Daniell’s Tavern brings Navratri in a bang of flavours with
March 18, 2016Here is alumnus architect Salah Alsaqqa in June 1981 with Paolo Soleri. Thank you for sharing this photo with us.[photo courtesy Salah Alsaqqa]Salah returned for part the March 2016 workshop and here he is in the Soleri Archives, scanning some of Paolo Soleri spiral notebooks.
Almost two thirds of people (64%) have used a second screen device while watching TV, behaviour that is changing the way that viewers engage with ads, according to new research.The latest data, from GfK’s Connected Consumer research, claims that 38% of ‘second screeners’ would like TV ads to be targeted to them and 24% are keen to buy products advertised on TV via a synchronised mobile app.One in five said that they would like the websites for products, personalities or adverts that have just been shown on television to automatically appear on their computer, smartphone or tablet so they don’t need to search for them. This was up from 13% in 2013.“What’s fascinating from this research is the sheer pace and depth of change we’re seeing in TV consumption patterns over only 12 months,” said Christine Connor, GfK research director for brand and customer experience.“Appetite for targeted advertising and for ads to synchronise across all devices being used is growing and this looks set to have a major impact on the way people respond to ads, and the way advertisers and brands use TV to communicate their messages.”Second screen users said that their laptop or netbook was their most commonly used companion device at 61%, compared to 56% for smartphones and 31% for tablets.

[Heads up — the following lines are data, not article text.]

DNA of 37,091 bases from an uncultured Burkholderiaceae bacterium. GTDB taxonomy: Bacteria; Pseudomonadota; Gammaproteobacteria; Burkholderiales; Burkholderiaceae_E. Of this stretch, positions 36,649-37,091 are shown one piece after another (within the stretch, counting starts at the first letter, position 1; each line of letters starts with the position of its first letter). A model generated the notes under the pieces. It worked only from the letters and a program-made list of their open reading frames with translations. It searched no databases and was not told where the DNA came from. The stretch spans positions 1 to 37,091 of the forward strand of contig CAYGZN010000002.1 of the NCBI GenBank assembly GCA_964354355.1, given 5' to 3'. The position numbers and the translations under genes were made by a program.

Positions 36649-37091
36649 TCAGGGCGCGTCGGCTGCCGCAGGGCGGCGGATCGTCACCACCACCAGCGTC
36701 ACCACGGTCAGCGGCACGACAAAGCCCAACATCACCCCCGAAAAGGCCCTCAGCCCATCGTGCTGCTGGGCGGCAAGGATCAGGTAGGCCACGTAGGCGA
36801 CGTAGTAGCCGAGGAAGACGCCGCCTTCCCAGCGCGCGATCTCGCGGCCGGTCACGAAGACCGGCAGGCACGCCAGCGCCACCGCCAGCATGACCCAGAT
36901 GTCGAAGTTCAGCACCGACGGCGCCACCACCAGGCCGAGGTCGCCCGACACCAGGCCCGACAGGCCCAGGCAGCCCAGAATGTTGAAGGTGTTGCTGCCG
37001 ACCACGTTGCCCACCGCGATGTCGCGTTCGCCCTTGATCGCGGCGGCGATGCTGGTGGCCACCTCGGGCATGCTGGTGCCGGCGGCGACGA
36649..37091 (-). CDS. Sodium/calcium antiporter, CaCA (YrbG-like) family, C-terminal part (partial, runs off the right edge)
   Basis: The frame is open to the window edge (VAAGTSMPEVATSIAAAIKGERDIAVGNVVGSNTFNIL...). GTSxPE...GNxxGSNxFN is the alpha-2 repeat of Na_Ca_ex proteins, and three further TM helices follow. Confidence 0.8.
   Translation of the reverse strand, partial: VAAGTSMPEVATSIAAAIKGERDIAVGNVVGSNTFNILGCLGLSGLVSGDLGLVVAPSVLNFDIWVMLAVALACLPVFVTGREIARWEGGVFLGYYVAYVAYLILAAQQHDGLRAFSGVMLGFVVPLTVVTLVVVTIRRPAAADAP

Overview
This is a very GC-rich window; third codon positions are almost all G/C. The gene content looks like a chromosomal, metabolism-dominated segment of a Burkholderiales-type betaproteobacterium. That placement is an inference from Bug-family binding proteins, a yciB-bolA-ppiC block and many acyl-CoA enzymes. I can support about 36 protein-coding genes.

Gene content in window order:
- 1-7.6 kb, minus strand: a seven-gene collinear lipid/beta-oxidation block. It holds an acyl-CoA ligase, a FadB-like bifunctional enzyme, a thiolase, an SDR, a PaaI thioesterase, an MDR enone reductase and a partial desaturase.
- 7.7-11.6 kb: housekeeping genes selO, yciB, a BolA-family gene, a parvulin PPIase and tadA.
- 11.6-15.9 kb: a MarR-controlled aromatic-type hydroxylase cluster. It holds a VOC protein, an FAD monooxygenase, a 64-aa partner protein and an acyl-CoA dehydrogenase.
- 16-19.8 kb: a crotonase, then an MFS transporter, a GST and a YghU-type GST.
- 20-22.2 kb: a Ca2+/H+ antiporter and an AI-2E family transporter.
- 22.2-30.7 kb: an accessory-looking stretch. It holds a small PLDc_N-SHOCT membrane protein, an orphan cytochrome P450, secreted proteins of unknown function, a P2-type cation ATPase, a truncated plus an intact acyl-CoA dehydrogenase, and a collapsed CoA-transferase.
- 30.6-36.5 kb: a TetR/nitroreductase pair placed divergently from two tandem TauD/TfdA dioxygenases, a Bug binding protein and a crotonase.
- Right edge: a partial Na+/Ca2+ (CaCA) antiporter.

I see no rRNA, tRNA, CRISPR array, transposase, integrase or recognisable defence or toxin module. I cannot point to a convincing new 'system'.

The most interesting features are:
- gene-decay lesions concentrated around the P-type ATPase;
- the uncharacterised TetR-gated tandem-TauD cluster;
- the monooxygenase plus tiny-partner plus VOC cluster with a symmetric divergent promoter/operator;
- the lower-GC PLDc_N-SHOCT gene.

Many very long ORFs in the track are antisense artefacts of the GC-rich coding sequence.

TiVo is exhibiting at IBC on stand 14.L03 Spanish cable operator Ono has expanded its TiVo deployment by using TiVo’s cloud service APIs to offer consistent integrated search, browse and discovery capabilities across any screen. Ono announced at IBC that it will integrate TiVo’s service capabilities into its TV everywhere mobile and web apps, including search and discovery and remote PVR recording management functionalities.Ono is among TiVo’s first cable operator partners to announce it will use TiVo’s set of APIs to create a consistent, TiVo-powered experience for customers who want to consume content across any device.“Our customers’ feedback on the TiVo solution has been resoundingly positive, TiVo has already provided a positive boost to our video offering and has consistently delivered high satisfaction.We are committed to extending a consistent TiVo experience on any device our subscribers would like to use to consume content. By leveraging the TiVo Service APIs, we’ll be able to deliver the TiVo experience to more of the devices used by our subscribers,” said Nick Ontiveros, director of marketing, TV at ONO.Ono first partnered with TiVo in 2011 to develop its next-generationTV offering. The service is now used by more than 400,000 Ono customers.